Now that's more like it!
Last week I had some complaints about American Horror Story: Asylum, namely the show's lack of focus and Dr. Arden's unchecked misogyny coloring the entire series. And this week we get a more organized and concentrated episode wherein Dr. Arden begins to suffer the repercussions of his odious acts. Sweet relief!
One of the factors contributing to the episode's more focused feel is the absence of The Lovers, the present day framing device. Until American Horror Story: Asylum is able to tie these scenes in with the rest of the series in some sort of thematic or plot-driven way, we're better off without them.
And the absence allowed more time for our latest resident at Briarcliff, played by none other than the wonderful Franka Potente! As the episode's title suggests, Potente is playing either Anne Frank herself, who mysteriously survived the events of her diary but allowed her name to represent the ultimate in martyrdom, or just some crazy lady who thinks she's Anne Frank. Either way, she has the concentration camp tattoo to prove she's been to Auschwitz and she recognizes our own Dr. Arden as a psychotic Nazi war criminal.
While I know that throwing Nazis in with the aliens and deformed forest dwellers and lunatics doesn't really sound like a more focused approach, it works. Arden has already been written as such a mustache-twirling cartoon villain, and no fictional villain twirls his mustache as effectively as a good ol' Nazi. Of course, making your Big Bad a Nazi is just about the laziest thing you can do - who's going to argue that a Nazi's bad? - but we're not looking for nuance on American Horror Story. All we want, other than the guts and sex, is a story, and "Anne Frank: Part 1" finally delivers that.
Arden's being investigated for his savage mistreatment of the escort he hired in "Tricks and Treats," and his house of evil cards appears to be toppling around him as Sister Jude grows increasingly suspicious. And then Anne Frank gets the best of him, wrestling his gun away and nearly escaping before discovering what's left of poor Chloë Sevigny. While the Monsignor is still protecting Arden and his Nazi past, it was nice to see this sick bastard on bottom for a change. And Jessica Lange grows ever more sympathetic (relatively speaking) as she struggles against her alcoholic lapse last week, takes pity on a remorseful Kit and works to uncover Arden's detestable history without betraying her beloved monsignor.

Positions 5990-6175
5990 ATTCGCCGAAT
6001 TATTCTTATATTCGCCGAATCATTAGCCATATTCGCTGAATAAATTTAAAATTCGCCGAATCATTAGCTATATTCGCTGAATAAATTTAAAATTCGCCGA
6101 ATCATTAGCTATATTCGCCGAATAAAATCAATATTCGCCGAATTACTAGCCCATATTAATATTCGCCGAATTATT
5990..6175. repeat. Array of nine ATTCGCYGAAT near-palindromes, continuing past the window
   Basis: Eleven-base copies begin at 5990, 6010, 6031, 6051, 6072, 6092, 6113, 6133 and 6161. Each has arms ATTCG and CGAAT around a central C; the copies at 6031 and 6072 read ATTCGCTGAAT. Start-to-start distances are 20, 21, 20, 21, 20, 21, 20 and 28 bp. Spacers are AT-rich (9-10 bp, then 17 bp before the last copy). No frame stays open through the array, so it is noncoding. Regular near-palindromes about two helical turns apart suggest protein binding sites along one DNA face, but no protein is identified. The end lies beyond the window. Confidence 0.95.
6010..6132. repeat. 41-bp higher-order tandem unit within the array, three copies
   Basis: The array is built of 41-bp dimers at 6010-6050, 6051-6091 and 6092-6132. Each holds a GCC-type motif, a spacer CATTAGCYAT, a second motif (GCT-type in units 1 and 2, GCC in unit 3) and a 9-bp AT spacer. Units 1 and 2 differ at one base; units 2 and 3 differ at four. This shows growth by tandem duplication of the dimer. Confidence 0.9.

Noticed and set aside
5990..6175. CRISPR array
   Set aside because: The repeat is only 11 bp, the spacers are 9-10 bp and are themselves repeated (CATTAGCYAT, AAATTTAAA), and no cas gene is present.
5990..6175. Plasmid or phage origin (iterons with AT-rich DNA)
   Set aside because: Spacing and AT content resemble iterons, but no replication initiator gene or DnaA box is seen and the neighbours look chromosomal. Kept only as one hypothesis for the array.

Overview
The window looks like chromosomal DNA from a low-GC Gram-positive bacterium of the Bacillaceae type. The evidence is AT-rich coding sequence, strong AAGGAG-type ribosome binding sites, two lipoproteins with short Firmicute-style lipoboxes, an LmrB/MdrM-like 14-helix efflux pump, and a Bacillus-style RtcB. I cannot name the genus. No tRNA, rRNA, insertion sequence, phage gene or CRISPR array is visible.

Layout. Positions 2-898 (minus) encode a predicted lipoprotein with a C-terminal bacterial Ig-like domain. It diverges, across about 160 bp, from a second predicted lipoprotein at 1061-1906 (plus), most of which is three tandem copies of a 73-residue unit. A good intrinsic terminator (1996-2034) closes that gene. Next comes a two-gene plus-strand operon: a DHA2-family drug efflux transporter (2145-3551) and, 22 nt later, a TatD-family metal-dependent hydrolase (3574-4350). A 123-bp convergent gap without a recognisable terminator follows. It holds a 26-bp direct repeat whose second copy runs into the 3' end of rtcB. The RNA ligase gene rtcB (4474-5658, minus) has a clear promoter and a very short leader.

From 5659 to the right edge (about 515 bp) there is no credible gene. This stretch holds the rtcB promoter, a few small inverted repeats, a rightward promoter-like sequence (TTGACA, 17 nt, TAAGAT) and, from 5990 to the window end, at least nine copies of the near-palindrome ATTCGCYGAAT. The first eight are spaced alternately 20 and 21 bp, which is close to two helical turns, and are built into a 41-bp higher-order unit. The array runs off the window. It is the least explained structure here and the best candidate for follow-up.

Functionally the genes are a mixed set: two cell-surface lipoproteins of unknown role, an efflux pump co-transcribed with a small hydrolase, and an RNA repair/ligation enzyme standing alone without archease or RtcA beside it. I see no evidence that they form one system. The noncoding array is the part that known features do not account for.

Kit and Grace also have a nice arc as they learn to trust each other and even get some chaste counter mackin' on. Of course, Kit's still married to Alma, a relationship in which I became quickly invested in mere minutes in the pilot, but she's off with the aliens somewhere, and boys will be boys. We learn that Grace did, in fact, kill her family, but only after years of sexual abuse. Kit tells Grace that he admires her, and I melt a little. Team These Two.
And the final arc of the episode, and by far the most successful, is that of Dr. Thredson and Lana Winters. Zachary Quinto and Sarah Paulson are honestly remarkable in their scenes together, as the kind Dr. Thredson attempts aversion and conversion therapies to "cure" Lana of her homosexuality. Thredson doesn't agree with this therapy, and you can see that it's crushing him to attempt it, but he wants to get Lana out of Briarcliff at any cost.
The arc is so powerful because these barbaric acts - giving her an IV of ipecac to force her to vomit while she looks at pictures of women in lingerie, forcing her to touch herself and a male patient as she sobs - were actual procedures used to combat homosexuality. In fact, far worse practices have been tried in the name of turning someone straight - and more recently than you'd think. It's a heartbreaking part of our history, and lines like "Try to focus on his genitals" aside, the scene isn't overblown at all. It's poignant and sad, thanks to two tremendous performances by Quinto and Paulson.
Thredson quickly withdraws from the procedures, hating himself for going through with them, and he returns to Lana her picture of her lover as he promises, "I'm leaving here on Friday, and I am taking you with me." Of course, that will never be allowed to happen, but I'm touched by his insistence nonetheless.
Kit, Grace, Lana, Thredson - American Horror Story: Asylum has succeeded in creating truly sympathetic characters. If the writers focus more on these guys and let the insanity explode in the periphery, the show will work far more effectively both as horror and as a simple narrative.
Do you guys agree?